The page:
Thursday, 20 April 2017

Overheard in North Norfolk

Where do you stand on listening in to other people's conversations?

I don't mean a glass against a wall, or tapping into somebody's phone or voicemail - that's a whole heap of wrongness.

I mean just casually tuning in to what other people are saying when you're in a café, pub or shop?

I have to be honest, this is something I tend to do, as it's often where you hear the most interesting things.

Some recent examples, from my annual pilgrimage to the seaside, which I will call 'Overheard in North Norfolk' - I was in a bookshop, browsing the latest titles whilst also bagging a bargain in their closing down sale (due to retirement, not the relentless onslaught of online retailers, or so they said).

One assistant said to the other "Gold shouldn't rust should it?", to which the other replied "No, I don't think so."  The first lady then said "Well I don't think these earrings are gold then, as they've gone rusty and made my ears go funny" - it was honestly like being an extra in a Victoria Wood sketch.

Then in a hostelry in Holt, I happened upon a conversation about Engelbert Humperdinck, as you do.

A couple were discussing the crooner, and talking about a man who looked like him only to discover it actually was him as he lives somewhere near Leicester.

They had a discussion about his songs, except they couldn't remember what he sang apart from 'Release Me', and then they were asking each other what his real name was.

I'm afraid to say it was at this point I joined in and helped them out - and told them it was Gerry Dorsey and he also sang 'The Last Waltz'.  I'd had a glass of wine at the time, and I did tell them I wasn't entirely sure that was correct so not to quote me.

I've subsequently discovered his birth name was Arnold George Dorsey but he did sing as Gerry Dorsey, so I'd just like to give the couple from Oakham the correct information!

Thursday, 6 April 2017

'Hazardous' clothing

"Your clothes are hazardous!" screamed the headline on the news report I was reading, or at least words to that effect.

As I looked down at my ensemble and checked the evidence, I thought this a little harsh assessment of my hoodie and joggers combo which I wear for housework/exercise (OK, housework is my exercise). 

I read on - it listed clothing apparently hazardous to our health, including skinny jeans, parka coats and high heels.

Now I can't comment on skinny jeans as I've never worn them - I'm more of a flare or a boot-cut person myself, adhering to the rules of fashion gurus such as Trinny and Susannah and more latterly Gok Wan.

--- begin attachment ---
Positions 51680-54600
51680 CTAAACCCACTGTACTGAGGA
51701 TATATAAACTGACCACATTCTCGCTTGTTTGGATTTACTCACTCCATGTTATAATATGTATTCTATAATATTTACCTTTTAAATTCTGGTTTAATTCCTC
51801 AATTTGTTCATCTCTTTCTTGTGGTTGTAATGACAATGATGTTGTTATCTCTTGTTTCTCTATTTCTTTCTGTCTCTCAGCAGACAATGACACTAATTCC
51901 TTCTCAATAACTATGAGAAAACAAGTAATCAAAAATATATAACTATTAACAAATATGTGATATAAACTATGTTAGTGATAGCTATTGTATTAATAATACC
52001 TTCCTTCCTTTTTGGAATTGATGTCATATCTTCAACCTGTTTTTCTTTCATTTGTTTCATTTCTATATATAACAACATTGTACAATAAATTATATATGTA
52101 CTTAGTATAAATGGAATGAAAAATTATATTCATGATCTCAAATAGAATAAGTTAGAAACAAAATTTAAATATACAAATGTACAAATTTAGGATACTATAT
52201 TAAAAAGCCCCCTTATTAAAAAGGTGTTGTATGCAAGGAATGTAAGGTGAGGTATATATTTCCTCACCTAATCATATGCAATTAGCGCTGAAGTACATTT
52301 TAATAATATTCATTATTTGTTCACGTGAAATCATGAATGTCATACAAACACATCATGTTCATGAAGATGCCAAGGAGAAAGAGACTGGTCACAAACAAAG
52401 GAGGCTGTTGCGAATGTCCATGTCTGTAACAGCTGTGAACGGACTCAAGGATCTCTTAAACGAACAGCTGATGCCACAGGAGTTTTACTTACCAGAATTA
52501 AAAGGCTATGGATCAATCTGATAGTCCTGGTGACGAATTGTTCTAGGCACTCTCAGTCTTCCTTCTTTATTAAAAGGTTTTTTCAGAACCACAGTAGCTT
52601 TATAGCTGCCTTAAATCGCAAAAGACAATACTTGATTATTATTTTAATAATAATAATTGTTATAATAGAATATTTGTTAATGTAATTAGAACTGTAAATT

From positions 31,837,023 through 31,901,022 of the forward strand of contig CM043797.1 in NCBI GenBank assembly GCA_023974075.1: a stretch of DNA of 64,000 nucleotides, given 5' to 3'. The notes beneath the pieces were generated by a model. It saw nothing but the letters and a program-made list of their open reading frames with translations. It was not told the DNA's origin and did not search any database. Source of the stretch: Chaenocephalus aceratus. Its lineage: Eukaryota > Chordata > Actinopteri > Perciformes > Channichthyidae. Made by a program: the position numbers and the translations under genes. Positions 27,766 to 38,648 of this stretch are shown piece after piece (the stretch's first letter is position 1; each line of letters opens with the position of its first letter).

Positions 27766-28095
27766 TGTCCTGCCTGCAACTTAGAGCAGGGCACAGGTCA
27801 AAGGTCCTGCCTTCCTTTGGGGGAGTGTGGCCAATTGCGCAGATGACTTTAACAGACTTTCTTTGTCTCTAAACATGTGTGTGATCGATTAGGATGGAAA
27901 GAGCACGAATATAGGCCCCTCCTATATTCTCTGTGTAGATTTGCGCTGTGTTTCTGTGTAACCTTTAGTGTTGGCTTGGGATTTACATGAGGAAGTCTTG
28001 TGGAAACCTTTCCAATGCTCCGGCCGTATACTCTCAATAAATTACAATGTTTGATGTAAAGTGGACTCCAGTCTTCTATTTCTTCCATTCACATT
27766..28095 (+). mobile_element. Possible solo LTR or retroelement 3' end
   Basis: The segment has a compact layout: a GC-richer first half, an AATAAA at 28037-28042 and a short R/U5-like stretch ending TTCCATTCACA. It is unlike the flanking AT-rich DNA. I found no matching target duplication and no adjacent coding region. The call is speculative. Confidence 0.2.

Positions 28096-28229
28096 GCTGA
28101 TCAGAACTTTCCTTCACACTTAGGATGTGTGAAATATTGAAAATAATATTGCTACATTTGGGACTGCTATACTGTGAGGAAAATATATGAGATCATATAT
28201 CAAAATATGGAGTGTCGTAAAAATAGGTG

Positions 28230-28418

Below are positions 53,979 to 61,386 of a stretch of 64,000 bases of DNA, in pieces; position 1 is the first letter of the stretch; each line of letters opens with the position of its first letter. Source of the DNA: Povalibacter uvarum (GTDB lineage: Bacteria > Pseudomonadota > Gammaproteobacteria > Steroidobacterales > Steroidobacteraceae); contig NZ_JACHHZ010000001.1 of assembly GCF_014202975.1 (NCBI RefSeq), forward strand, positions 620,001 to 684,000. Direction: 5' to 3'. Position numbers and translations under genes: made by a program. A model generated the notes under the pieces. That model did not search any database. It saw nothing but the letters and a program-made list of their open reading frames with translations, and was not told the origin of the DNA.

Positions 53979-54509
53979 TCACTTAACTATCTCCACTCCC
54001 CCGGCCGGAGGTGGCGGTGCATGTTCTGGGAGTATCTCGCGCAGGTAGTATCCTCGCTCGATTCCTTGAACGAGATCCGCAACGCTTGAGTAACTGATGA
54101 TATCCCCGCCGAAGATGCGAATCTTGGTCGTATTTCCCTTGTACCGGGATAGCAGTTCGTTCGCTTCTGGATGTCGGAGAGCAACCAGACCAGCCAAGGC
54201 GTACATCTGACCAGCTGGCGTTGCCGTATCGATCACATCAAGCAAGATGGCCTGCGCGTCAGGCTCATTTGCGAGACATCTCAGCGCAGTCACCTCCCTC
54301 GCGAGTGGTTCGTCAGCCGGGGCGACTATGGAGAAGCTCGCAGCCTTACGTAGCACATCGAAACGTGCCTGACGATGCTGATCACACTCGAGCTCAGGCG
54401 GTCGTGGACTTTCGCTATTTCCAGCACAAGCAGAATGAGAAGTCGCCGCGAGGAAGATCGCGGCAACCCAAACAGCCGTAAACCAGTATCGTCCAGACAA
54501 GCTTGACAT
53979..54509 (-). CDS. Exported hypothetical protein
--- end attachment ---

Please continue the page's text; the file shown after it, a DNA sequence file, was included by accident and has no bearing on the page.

Parkas likewise don't form part of my repertoire - but I do remember my brother having one in the 70s, complete with faux-fur trimmed hood.  This could indeed have been a hazard - with the hood zip done right up it formed a 'snorkel' and meant when you turned your head while crossing the road, for example, you just looked inside your own hood instead of at potential dangers.

Which leads me to my nemesis - high heels.  Thank goodness for 'grunge' in the early 90s which meant I could happily live in ten-hole Doc Martens for about five years.

But I can report that high heels can indeed be dangerous - I remember my primary school friend telling me about an accident which befell her older sister.  She used to don a particularly fetching pair of platform espadrilles, with ribbons lacing up her legs - don't judge her too harshly, this was the 1970s.

She used to repeatedly fall off them, and in the end she sprained her ankle quite badly.

This was the final straw for her father, who was fed up of the injuries inflicted on his teenage daughter by the evil espadrilles of doom, and he promptly seized them and threw them into the Rayburn, where they smouldered for three days - at least that's the story we were told, our version of an urban myth, perhaps a rural rumour?!

Wednesday, 5 April 2017

The Apostrophiser - a new kind of superhero...

As a general rule I'm not an advocate of vigilantism.  However, when it comes to the grammar vigilante roaming the streets of Bristol - The Apostrophiser - I think he's got a point, but maybe not the best superhero name or power.

In case you're unfamiliar with the story, this chap alters signs on shops etc and corrects crimes against grammar and punctuation.

One particular example - Amys Nail's - I thought was beyond redemption.  But no, he took his trusty apostrophe-altering gadget and added in the correct one whilst removing the rogue item, thus transforming it into the far more appealing Amy's Nails.

With admirable attention to detail, he even colour matches the patches used to mask the unwanted punctuation marks, so it's not really criminal damage either is it?

He's been labelled the Banksy of grammar, mainly because his identity remains a secret to all but close members of his family.  I think he probably had to tell them what was going on, as I'd have been a bit suspicious too if my husband kept disappearing during the night carrying a large wooden pole and a trestle table.

When you think about it, as I have at length, it's a form of art - he's taking an ugly, grammatically incorrect eyesore which causes people like him and me physical pain, and makes it all better, literally by sticking a band-aid on it.

Yes, time to come clean - I too suffer from this affliction, and have the urge to correct crimes against the English language wherever I see them.  I draw the line at roaming the streets at night, however; I'm obviously not that committed.

It does make walking around a traditional market virtually impossible though, as I just can't stand all the signs reading 'tomato's, potato's' and the like.  Similarly, some of the English I see on websites also makes me cringe - does nobody proof-read anything anymore?

I just hope that The Apostrophiser isn't on social media - some of the misuses of grammar and punctuation on there are beyond even his superpowers!